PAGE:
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1 July 2021 Green Sand Beach (Papakōlea), Big Island, State of Hawaii, USA.

Green Sand Beach (Papakōlea), Big Island, State of Hawaii, USA. Green Sand Beach, officially known as Papakōlea Beach, is one of two green sand beaches in the United States. The indigenous word is translated to mean “plover flats,” named after the Pacific golden plover (Pluvialis fulva) that nest here during the winter. The beach itself was created approximately 49,000 years ago when a cinder cone (Pu'u Mahana) was formed during an eruption of the Mauna Loa volcano. Green Sand Beach is the unique combination of olivine-rich lava deposits and other sand components. Olivine, which is locally known as “Hawaiian Diamonds,” are green glassy crystals that make up most of the sand on this beach. It is denser and tougher than the ash fragments, glass, and black pyroxene that make up the rest of the volcanic material on the beach. Ultimately, the green crystals that give the beach its name are mixed with black (lava) and white (coral/shells) sand, however, because of its unique location in a narrow bay, the lighter sand particles wash away out to the ocean and the heavier olivines remain behind on the beach. Therefore, Papakōlea Beach on the Big Island of Hawaii has one of the highest coastal olivine contents in the entire world. Swimming in the bay is possible; although, at times the surf can be rough, and there are no lifeguards stationed at the beach. (Photograph taken 11 September 2015 by Dr. Jay Jooyong Lee, Pusan National University [PNU], Busan, Republic of Korea.)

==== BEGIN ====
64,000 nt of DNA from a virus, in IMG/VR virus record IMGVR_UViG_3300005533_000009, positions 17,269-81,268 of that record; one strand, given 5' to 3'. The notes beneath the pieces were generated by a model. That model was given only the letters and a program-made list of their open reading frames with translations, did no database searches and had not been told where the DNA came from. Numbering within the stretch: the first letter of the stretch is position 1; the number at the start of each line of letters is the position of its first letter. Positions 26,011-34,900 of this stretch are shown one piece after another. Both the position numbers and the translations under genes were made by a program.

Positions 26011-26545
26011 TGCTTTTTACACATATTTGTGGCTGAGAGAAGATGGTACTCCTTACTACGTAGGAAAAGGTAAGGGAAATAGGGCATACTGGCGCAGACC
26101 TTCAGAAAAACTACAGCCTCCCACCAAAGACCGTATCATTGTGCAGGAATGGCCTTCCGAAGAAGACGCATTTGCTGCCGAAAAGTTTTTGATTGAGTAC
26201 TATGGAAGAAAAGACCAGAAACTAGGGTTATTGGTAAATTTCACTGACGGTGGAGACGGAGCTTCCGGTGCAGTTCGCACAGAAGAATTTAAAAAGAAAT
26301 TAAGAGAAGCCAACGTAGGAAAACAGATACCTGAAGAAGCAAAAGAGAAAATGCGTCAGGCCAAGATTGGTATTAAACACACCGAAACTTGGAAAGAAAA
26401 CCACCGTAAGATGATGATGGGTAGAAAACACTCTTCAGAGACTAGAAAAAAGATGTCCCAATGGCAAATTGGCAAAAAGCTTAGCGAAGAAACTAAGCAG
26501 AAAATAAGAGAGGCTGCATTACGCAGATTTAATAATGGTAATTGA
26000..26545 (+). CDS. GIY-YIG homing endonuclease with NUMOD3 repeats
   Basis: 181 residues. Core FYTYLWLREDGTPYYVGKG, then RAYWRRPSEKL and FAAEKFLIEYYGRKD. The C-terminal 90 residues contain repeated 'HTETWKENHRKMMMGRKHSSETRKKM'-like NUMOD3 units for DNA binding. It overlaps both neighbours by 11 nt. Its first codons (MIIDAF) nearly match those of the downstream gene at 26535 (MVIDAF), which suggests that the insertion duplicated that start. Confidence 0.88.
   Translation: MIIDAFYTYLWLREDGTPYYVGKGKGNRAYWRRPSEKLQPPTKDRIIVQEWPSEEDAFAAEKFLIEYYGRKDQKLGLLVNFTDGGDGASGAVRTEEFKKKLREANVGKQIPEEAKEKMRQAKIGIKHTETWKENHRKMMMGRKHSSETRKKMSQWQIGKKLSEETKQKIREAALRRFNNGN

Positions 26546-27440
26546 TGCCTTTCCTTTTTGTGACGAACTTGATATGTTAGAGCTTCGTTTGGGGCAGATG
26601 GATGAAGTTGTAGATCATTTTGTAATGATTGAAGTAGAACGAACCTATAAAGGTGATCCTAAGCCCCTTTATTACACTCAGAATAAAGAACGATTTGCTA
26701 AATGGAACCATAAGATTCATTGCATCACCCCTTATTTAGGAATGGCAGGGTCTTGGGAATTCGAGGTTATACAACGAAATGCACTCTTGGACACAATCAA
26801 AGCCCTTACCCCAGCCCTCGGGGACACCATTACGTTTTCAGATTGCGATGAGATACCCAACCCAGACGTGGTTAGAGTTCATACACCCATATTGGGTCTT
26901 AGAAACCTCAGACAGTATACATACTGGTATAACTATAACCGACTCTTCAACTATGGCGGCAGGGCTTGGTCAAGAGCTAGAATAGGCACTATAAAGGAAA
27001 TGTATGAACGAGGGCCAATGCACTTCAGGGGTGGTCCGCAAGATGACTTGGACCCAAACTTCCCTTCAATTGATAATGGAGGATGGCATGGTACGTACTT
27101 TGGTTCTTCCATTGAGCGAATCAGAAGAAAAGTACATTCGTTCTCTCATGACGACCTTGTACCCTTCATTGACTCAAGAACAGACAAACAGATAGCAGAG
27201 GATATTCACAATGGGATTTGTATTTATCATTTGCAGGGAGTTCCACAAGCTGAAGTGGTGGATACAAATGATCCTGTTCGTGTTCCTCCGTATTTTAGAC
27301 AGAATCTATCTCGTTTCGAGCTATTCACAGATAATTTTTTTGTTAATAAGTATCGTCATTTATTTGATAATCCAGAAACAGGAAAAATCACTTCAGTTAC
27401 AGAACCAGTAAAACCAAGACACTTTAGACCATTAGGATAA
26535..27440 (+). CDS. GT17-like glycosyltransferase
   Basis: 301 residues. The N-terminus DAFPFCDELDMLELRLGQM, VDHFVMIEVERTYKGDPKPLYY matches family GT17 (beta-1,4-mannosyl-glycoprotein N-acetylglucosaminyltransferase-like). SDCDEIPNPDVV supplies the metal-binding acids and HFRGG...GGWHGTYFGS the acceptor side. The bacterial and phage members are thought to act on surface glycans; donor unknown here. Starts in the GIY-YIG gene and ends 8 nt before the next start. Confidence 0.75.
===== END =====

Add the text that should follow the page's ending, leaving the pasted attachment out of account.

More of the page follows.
©Coastal Education and Research Foundation, Inc. 2021
"Green Sand Beach (Papakōlea), Big Island, State of Hawaii, USA.," Journal of Coastal Research 37(4), i, (1 July 2021).
Published: 1 July 2021
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